Sage Advice: Grandparents Want Alone Time with Grandkids
Dear Amy: We live out of town from our son, daughter-in-law and our three precious grandchildren. We fly to their town monthly to see them.
Our daughter-in-law’s mother lives around the corner. She is divorced and her life is completely devoted to her daughter, our son and the grandchildren. She has no boundaries and gives us no time alone with the kids when we visit.
I once tried to talk with her about it, but she ignored my thoughts.
Our son and daughter-in-law won’t address this. I once asked if we could spend some time alone with the grandchildren, and our DIL replied with a nasty text saying how dare I expect her mom to sit home alone while we’re all together when visiting.
She is with them all weekend – every week.
Our grandkids come to visit us one or two times a year and that is all the alone-time we have. We’ve tried to discuss this with our son privately, but he gets defensive. We fear risking an estrangement if we bring this up again.
Any thoughts on how we can handle this?
– Sad and Disheartened Grandparents
Dear Sad: Because this grandmother is so intimately involved in this family’s life, a grandchildren extraction could be extremely difficult. Presumably the couple relies on her for lots of help with the children. You may also assume that they either like her very much and value her presence in their lives, or they need/want the help so much that they are willing to tolerate her boundary-leaping omnipresence.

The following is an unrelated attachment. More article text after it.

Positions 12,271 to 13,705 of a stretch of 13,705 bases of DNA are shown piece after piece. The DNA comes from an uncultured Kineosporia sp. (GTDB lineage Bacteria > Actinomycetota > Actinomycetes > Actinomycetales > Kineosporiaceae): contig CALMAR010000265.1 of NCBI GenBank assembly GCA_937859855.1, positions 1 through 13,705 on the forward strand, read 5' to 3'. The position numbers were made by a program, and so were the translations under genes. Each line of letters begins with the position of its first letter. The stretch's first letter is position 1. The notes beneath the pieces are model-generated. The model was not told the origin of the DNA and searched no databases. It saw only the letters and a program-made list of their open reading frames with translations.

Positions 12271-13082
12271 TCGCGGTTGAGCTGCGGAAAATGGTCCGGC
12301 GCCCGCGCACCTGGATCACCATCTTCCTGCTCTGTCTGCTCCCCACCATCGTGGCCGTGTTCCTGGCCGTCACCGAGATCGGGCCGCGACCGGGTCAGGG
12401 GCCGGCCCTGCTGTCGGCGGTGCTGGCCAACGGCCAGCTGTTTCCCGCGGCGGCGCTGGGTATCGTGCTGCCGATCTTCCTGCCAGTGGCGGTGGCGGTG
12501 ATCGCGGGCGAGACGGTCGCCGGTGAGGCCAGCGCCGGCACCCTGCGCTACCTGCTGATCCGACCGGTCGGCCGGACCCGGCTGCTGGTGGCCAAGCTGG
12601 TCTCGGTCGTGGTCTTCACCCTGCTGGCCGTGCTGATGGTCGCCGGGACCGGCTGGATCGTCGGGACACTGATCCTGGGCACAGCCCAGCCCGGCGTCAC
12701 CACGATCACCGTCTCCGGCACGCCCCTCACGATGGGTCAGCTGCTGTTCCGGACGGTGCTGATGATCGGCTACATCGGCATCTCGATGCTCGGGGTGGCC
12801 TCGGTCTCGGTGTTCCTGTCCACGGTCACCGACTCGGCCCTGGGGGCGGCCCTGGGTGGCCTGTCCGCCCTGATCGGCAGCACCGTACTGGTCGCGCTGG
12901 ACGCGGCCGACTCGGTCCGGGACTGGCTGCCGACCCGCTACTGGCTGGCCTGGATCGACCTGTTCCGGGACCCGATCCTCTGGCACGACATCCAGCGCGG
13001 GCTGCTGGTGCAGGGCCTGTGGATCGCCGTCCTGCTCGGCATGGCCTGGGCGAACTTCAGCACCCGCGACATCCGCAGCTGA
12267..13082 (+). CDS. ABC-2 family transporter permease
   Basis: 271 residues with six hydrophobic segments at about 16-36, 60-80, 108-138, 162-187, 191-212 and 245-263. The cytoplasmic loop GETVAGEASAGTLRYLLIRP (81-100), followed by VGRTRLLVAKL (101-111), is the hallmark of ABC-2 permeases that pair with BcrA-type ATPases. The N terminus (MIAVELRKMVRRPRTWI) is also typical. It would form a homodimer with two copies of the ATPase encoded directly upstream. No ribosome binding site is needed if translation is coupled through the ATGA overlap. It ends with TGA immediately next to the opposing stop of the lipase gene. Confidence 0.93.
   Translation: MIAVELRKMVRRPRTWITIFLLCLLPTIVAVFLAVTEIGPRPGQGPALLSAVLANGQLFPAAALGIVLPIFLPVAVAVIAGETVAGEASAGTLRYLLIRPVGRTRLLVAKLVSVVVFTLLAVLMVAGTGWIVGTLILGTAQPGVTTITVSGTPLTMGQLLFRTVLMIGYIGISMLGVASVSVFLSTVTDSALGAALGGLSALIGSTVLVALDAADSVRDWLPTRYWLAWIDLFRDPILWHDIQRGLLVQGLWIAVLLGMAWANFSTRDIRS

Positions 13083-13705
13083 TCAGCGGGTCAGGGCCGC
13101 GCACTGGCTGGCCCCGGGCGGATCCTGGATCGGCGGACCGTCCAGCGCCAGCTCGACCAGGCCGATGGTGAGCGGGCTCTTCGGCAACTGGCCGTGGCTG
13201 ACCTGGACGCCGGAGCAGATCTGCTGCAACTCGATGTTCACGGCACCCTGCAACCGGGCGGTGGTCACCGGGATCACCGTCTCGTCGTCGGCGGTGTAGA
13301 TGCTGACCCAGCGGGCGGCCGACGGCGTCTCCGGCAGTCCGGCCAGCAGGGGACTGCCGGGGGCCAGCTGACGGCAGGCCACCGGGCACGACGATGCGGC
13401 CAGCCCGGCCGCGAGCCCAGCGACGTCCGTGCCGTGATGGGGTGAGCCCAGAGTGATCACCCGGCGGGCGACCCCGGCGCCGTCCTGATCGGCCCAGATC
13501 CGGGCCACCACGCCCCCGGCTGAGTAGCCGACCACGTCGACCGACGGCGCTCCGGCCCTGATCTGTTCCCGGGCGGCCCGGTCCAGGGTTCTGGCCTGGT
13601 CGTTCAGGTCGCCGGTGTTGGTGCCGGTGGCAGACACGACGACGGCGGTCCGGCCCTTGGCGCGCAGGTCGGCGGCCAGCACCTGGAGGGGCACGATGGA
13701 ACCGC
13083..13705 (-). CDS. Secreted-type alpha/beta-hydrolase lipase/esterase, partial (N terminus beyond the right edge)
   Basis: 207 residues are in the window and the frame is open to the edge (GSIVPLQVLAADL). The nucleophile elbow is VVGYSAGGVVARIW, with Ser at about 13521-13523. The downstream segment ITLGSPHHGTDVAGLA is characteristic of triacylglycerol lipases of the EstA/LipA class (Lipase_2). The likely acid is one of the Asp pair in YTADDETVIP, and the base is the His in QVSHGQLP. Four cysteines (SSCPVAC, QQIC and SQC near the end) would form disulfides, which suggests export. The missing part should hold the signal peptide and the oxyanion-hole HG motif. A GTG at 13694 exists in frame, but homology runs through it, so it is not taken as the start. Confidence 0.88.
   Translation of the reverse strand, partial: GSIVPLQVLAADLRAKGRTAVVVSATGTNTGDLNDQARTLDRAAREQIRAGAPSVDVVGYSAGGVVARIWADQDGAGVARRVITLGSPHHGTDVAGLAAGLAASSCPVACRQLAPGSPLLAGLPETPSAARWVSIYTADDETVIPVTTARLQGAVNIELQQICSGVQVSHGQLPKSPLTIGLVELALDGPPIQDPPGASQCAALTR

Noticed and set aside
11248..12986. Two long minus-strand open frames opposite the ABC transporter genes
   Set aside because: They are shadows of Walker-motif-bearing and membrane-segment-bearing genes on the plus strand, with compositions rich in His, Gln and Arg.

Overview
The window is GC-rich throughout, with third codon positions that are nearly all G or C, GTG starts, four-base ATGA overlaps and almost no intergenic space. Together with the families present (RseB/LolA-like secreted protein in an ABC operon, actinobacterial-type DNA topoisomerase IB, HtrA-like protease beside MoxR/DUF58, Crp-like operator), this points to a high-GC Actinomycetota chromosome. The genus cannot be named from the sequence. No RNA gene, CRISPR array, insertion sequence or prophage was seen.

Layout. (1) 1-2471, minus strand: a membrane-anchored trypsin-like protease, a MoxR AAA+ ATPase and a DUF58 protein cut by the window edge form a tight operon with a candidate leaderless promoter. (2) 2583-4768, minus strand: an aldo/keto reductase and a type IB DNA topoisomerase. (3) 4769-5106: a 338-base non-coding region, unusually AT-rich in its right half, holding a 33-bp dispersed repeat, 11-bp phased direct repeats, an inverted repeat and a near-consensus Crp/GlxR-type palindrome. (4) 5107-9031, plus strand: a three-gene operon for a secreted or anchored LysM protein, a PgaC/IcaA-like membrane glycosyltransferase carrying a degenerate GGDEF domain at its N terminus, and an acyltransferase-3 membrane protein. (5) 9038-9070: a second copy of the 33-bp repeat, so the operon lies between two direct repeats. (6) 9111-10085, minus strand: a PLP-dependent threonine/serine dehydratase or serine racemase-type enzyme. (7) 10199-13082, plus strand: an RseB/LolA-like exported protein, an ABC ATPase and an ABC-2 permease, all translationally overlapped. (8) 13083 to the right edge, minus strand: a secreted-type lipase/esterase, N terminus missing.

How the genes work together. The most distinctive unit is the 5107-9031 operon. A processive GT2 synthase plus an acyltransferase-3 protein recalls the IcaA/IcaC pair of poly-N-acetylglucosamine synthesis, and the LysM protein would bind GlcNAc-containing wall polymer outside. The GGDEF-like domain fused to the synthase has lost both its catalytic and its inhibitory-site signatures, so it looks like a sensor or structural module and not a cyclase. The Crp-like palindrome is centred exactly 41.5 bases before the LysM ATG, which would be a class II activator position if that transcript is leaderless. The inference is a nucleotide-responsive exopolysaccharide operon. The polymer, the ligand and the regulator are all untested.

Because your daughter-in-law was so rude and hostile toward your idea of seeing the children on their own – and your son is so disappointingly passive – if you want to risk one more “ask,” you should appeal directly to the grandmother. Act as if you are asking her permission, and she might grant it.
Say, “We enjoy seeing you during our visits, but we’d also love to spend some alone-time with just us and the kids. Would you mind if we took them out by ourselves one afternoon while we’re here? We’d really appreciate it.”
In the tradition of the great personal advice columnists, Chicago Tribune’s Amy Dickinson is a plainspoken straight shooter who relates to readers of all ages. She answers personal questions by addressing issues from both her head and her heart. A solid reporter, Dickinson researches her topics to provide readers with informed opinions and answers.